Wednesday, 14 March 2012

Best Blessings of Existence 29

in which things take a turn - backwards?

Vanessa was sitting on the blue velvet bean bag, poking plastic shapes into her holey ball.
She had been doing quite well; the toy was possibly too young for her, but a triangle would not fit into a square despite twisting and pushing and biting. So now she had really no option but to scream; hurl the ball at her mother and rip off her nappy.

Which she did.

Vanessa was eleven months old. She could crawl, climb and stand. Over the last few days she had begun to place one foot in front of the other whilst standing.
She was a pink, white and blonde baby, who adored her father; her grandparents; her nanny; her friends at Kozy Kids Playgroup and even her doctor.
Everyone except her mother.

The person she was supposed to like the very best of all…..

The three of them – and dog Splosh – lived in a three -storey Victorian terrace, five miles to the south of Gridchester. Five miles out – and different continents, she mused, consigning the soiled nappy to soak in its white plastic Mothercraft pail.

Terry nappies were loathsome and despite Gillian’s strictures (only single mothers on slum council estates use disposables) she would have eaten an arm and several legs for a year’s supply of Comfytots.

Unfortunately, Vanessa had no interest in obliging her mother and sprouted lurid wheals and spots in the nappy area (the decorous phraseology of the Health Visitor) at the very glimpse of a Comfytot in all its padded, perfumed perfection.

Until you start school, probably, or get fed up with shit half way up your back because no matter how I pin the bloody Terry, it seeps out and up and through everything all the time.

It was not that she did not love Vanessa; indeed, anyone who dared insinuate that her daughter was anything other than the Godhead made flesh, ran a severe personal risk.

Btu Vanessa did not hold her in equal esteem.

At times like today, she had the distinct impression that Vanessa was disappointed in her; that she had failed a specially crafted Vanessa test; they were neither in the same club, nor on the same side.

Paul, and Gillian and Donald, and her parents, and Eric, and Nicola and the kiddies AND VANESSA, were on one side; knew the rules of the game and sang from the same hymn sheet.

And she was on the other.

It was not supposed to be like that. But it was.

Paul had returned from the embraces of Frances Hunt a week before the beginning of the autumn term and she took him back on auto pilot.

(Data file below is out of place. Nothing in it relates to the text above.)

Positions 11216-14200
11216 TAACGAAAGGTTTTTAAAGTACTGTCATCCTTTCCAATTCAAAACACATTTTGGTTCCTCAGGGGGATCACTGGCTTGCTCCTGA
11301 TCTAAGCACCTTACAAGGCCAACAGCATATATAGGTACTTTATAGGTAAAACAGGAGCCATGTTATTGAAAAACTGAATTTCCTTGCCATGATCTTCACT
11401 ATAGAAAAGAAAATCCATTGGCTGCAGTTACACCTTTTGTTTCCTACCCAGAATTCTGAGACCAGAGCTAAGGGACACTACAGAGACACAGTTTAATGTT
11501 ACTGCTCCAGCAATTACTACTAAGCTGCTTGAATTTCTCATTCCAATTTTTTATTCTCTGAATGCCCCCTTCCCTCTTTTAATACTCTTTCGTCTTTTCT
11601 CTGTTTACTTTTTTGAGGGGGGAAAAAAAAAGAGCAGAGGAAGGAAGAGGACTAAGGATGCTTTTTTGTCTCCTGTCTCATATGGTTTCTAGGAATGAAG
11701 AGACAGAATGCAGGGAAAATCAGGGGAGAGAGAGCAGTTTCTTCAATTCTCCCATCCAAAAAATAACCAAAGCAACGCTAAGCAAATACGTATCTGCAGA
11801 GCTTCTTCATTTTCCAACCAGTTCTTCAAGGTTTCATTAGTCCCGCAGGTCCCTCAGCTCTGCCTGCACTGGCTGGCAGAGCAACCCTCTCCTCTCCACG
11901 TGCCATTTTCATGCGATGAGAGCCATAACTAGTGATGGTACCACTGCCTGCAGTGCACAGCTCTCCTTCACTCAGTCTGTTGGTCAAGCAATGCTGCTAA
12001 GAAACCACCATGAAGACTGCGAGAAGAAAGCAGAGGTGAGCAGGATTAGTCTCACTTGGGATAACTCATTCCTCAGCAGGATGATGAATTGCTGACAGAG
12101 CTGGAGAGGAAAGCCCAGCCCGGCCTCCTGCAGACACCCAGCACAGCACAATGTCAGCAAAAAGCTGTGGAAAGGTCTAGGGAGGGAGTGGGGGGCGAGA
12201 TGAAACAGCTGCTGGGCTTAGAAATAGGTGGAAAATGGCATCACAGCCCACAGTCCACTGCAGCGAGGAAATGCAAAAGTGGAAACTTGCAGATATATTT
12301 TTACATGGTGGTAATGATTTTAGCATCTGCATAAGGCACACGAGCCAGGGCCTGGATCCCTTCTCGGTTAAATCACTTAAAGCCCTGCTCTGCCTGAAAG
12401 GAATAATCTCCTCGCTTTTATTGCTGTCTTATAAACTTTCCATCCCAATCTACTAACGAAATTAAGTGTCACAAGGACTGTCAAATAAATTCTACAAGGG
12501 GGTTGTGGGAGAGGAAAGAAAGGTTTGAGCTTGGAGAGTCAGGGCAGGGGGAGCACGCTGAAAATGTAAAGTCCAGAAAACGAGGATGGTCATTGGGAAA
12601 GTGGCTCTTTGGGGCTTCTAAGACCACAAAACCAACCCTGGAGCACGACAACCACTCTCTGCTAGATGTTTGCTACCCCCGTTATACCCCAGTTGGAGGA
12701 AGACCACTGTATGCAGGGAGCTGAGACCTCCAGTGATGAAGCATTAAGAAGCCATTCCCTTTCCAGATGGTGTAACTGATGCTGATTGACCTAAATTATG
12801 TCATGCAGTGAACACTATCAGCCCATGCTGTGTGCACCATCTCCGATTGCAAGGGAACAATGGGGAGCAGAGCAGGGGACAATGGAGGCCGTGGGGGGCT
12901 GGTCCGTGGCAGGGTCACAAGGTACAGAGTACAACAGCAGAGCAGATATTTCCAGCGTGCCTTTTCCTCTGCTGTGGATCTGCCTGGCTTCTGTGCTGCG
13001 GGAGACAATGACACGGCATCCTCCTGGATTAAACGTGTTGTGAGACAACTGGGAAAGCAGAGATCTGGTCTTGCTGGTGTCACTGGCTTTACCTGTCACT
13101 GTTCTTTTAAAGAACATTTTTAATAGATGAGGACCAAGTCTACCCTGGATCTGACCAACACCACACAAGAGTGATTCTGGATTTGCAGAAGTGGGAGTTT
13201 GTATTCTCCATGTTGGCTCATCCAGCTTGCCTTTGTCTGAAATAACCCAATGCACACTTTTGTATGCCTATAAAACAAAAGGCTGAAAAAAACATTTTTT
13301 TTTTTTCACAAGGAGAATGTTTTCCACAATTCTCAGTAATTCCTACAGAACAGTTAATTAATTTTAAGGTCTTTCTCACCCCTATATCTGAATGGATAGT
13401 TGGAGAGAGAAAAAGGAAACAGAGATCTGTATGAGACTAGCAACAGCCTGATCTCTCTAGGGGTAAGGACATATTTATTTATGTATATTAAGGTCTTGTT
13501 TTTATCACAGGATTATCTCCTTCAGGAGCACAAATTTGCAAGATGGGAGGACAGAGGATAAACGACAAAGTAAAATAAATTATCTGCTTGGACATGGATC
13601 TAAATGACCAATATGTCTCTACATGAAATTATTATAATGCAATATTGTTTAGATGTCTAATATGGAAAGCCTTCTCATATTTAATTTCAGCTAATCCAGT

When she considered it (which she did not as a rule), it was to reflect; sometimes with pragmatism and at other times – not - that she had dismissed any alternative course of action.

She was 25. She had married at 24. She was not going to be a divorcee at 26 and have completed to quote Ishiguro, within a three year time span from start to finish.
She was not.

Paul’s explanation for 6 weeks AWOL in the arms of another did not convince, but humankind cannot bear too much reality. She certainly could not, and so allowed his defence; in essence a terror of remarriage consequent upon the deplorable parenting skills of Lilias, to pass without scrutiny It was not satisfactory, but she had neither desire nor inclination to uncover the skull beneath the skin.

From time to time, remarks would be made about life in the Stavely Forest love nest but these were disembodied and both graphic and vague.
On the one hand, she had little or no idea of how they had spent their time; obvious pursuits excepted.

On the other; the pursuit of the obvious pursuit was impeded by the fact that the Princess Margaret manqué who had supplanted her, albeit temporarily, had given birth five times and was as saggy as an under-done Victoria sandwich.

The revelation that he had made a disastrous mistake and was desperately pining for his young wife, hit Paul on the road to Damascus (or the road back to the converted chapel after a session in the splendidly rustic Horn of the Forest pub) as he returned to a light supper of anchovies on toast with Gentleman’s Relish.

There was then nothing for it but to decamp immediately after the meal, drive like a demented demon and cast myself upon your mercy, darling. Beast that I am – can I ever deserve you and make amends?

After a week’s prevarication, (and emboldened by a two stone weight loss) she allowed him into the hall; the lounge and the bedroom – in that order.
It had, by any estimation, been an eventful summer vacation – the details of which she would not be sharing with colleagues.

Her parents; Eric; Gillian and Donald; Nicola and the kiddies; Lynne and the assorted sheep and goats on the Dorlich and Chudleigh social scene had, however, to be acquainted with her change of circumstances. Or reversion to the original circumstances Or something.